Investment in US equities by Saudi Arabia’s Public Investment Fund (PIF) hit an all-time high of US$12.78 billion by end-2020, according to its latest stock exchange filings.
As yet, there does not appear to be a clear long-term strategy in the fund’s public equity investments. It missed out on potential stock price gains of more than US$30 billion in Tesla, having dumped the stake it built in the electric carmaker in Q419. PIF had held a stake worth US$2 billion in Elon Musk's company by end-September 2019, having reportedly indicated it would help the billionaire take the company private. If PIF had held onto those shares, its stake today would be worth around US$33 billion. Yet, it has kept hold of its stake in Tesla's rival Lucid Motors, which is reportedly ready to go public via a SPAC at a valuation of US$12 billion - a relative minnow compared to the EV giant.
This quarter, it invested US$3.3 billion in video game stocks, but the Saudi behemoth has been somewhat mercurial in previous quarters and quickly pivoted between stocks - acquiring and shedding large positions from one quarter to the next. It remains to be seen if PIF wishes to gain exposure to a fast-growing e-games market, which has flourished amid lockdowns, or just a quarterly dalliance.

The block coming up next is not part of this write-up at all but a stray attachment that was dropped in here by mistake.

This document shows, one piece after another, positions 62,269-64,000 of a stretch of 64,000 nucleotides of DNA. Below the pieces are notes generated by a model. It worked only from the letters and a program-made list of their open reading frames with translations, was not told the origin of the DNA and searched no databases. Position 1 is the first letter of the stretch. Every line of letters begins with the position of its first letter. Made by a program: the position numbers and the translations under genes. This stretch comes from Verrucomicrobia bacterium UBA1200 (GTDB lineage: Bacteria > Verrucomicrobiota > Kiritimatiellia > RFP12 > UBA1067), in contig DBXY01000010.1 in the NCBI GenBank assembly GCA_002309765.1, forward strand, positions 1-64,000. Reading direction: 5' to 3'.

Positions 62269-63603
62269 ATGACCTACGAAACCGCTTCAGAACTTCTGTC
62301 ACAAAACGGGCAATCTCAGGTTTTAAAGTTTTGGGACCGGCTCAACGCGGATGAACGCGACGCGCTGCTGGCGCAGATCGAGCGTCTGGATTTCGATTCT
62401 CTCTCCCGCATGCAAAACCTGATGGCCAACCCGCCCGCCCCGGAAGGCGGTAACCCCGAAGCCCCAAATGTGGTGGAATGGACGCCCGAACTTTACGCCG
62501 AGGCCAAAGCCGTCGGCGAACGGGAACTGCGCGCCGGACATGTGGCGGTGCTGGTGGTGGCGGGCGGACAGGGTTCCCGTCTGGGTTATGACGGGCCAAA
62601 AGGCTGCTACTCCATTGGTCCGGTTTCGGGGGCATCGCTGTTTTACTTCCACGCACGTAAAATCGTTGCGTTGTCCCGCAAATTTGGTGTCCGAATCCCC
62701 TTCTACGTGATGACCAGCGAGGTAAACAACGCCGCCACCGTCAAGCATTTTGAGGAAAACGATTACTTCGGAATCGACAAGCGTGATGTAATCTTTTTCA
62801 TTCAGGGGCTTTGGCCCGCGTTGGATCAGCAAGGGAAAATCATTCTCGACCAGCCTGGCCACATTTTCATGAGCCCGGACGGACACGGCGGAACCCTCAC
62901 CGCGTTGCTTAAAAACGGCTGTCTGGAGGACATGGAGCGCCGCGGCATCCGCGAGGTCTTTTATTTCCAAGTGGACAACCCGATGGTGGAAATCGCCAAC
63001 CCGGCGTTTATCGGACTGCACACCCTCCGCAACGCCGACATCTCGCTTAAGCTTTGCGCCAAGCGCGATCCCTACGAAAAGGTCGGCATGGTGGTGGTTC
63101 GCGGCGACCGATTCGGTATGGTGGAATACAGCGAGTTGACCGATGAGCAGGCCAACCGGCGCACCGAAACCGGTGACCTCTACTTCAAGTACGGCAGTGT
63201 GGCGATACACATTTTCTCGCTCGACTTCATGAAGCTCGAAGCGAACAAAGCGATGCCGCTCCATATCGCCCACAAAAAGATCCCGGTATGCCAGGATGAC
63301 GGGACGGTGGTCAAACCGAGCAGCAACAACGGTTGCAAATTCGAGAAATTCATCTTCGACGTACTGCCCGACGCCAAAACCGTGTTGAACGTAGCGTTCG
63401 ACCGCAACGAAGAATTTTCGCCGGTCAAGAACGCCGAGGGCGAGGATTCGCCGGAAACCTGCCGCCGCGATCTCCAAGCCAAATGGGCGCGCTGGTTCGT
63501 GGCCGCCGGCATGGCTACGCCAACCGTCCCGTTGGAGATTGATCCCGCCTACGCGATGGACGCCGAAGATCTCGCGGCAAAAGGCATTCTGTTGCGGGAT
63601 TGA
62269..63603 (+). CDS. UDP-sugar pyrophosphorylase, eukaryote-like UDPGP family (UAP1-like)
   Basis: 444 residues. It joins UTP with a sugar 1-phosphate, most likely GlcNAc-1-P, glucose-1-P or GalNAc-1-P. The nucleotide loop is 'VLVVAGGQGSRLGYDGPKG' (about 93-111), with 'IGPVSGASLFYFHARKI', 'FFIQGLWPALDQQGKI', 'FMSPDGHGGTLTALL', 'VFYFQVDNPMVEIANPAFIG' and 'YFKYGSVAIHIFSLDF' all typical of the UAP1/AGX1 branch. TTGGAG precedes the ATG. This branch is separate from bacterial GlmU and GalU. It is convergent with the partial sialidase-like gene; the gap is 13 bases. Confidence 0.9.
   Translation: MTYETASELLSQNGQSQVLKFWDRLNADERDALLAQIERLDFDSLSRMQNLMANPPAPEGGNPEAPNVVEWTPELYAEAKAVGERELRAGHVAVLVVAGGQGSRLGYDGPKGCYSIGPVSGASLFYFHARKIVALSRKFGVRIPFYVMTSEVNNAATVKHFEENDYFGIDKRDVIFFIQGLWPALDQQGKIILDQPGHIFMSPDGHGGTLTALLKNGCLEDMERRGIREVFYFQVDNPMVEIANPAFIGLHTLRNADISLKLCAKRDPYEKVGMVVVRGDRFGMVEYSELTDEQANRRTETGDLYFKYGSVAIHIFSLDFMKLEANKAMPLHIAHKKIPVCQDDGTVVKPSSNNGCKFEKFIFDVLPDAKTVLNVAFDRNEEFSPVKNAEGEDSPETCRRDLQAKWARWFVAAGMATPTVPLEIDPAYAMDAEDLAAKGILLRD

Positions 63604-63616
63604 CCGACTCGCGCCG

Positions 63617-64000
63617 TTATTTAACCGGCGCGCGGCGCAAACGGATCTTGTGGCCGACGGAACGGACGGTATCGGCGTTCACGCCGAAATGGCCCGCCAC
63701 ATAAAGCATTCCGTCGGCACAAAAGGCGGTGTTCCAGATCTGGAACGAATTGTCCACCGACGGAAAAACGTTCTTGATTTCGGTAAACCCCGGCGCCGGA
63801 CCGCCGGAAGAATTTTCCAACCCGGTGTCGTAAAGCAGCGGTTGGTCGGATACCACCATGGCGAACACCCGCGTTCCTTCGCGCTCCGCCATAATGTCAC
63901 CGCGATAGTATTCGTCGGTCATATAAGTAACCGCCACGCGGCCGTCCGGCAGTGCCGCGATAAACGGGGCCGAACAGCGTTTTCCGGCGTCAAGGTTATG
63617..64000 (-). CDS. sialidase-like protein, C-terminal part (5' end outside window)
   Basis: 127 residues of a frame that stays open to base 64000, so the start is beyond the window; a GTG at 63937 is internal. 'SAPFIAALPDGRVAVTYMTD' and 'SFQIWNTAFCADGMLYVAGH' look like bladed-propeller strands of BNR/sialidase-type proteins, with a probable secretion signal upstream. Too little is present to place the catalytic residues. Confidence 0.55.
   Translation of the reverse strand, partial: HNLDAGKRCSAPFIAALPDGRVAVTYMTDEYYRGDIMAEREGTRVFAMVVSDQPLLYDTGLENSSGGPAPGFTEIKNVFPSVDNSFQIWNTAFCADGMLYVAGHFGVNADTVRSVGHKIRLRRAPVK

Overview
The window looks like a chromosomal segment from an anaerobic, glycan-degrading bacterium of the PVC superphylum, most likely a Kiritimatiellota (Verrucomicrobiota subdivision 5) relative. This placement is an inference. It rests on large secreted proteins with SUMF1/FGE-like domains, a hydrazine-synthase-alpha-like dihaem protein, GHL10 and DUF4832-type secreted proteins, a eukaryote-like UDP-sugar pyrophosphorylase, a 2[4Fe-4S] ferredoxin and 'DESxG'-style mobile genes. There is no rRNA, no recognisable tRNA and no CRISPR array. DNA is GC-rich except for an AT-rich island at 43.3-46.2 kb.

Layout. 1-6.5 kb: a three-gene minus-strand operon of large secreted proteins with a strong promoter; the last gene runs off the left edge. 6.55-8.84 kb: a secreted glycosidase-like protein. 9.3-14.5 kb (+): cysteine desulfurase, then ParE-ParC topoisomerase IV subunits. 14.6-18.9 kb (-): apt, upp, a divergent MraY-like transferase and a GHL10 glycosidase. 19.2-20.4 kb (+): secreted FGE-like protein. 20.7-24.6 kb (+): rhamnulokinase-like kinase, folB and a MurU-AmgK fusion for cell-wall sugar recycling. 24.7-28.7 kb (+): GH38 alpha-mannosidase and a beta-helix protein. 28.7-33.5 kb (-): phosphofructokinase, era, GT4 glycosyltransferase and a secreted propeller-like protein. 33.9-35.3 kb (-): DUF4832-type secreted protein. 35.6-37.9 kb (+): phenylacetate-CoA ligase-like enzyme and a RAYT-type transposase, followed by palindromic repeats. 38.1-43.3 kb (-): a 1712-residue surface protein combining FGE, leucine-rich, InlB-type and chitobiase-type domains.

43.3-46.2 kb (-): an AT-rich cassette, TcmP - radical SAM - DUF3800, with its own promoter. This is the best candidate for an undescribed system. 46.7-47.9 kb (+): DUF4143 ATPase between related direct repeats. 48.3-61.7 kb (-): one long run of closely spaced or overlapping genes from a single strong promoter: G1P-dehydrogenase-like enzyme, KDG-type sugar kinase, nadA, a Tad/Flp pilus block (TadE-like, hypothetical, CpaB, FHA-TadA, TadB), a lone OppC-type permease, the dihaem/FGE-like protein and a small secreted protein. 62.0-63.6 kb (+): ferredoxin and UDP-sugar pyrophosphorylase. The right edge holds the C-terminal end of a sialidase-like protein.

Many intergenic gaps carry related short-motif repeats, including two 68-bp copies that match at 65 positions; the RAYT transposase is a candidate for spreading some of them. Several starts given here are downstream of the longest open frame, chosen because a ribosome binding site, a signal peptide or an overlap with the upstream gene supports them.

Consistent themes include its stockholding in Uber, the ride-hailing app, which represented its largest shareholding at US$3.7 billion, as well as a stake in cruiseliner Carnival, despite the impact of the pandemic on the travel sector. It also held onto an ETF focusing on utilities, and retained a stake in goldminer NovaGold.
PIF’s tendency to buy and sell chunky stock holdings at a relatively rapid rate, shifting quickly from sector to sector, is in contrast to the strategy of many of its peers, ranging from NBIM’s position as a giant index tracker to the long-standing large public equity holdings held by the Kuwait Investment Authority.
Over time, we expect PIF’s strategy to become clearer, but one thing's for certain: PIF is ramping up its US equity exposure and its weight will continue to be a focus of debate as analysts seek to gain insight into the operations of the fast-growing and evolving Saudi fund.
The question is: will it learn from the mistake it made by ditching Tesla?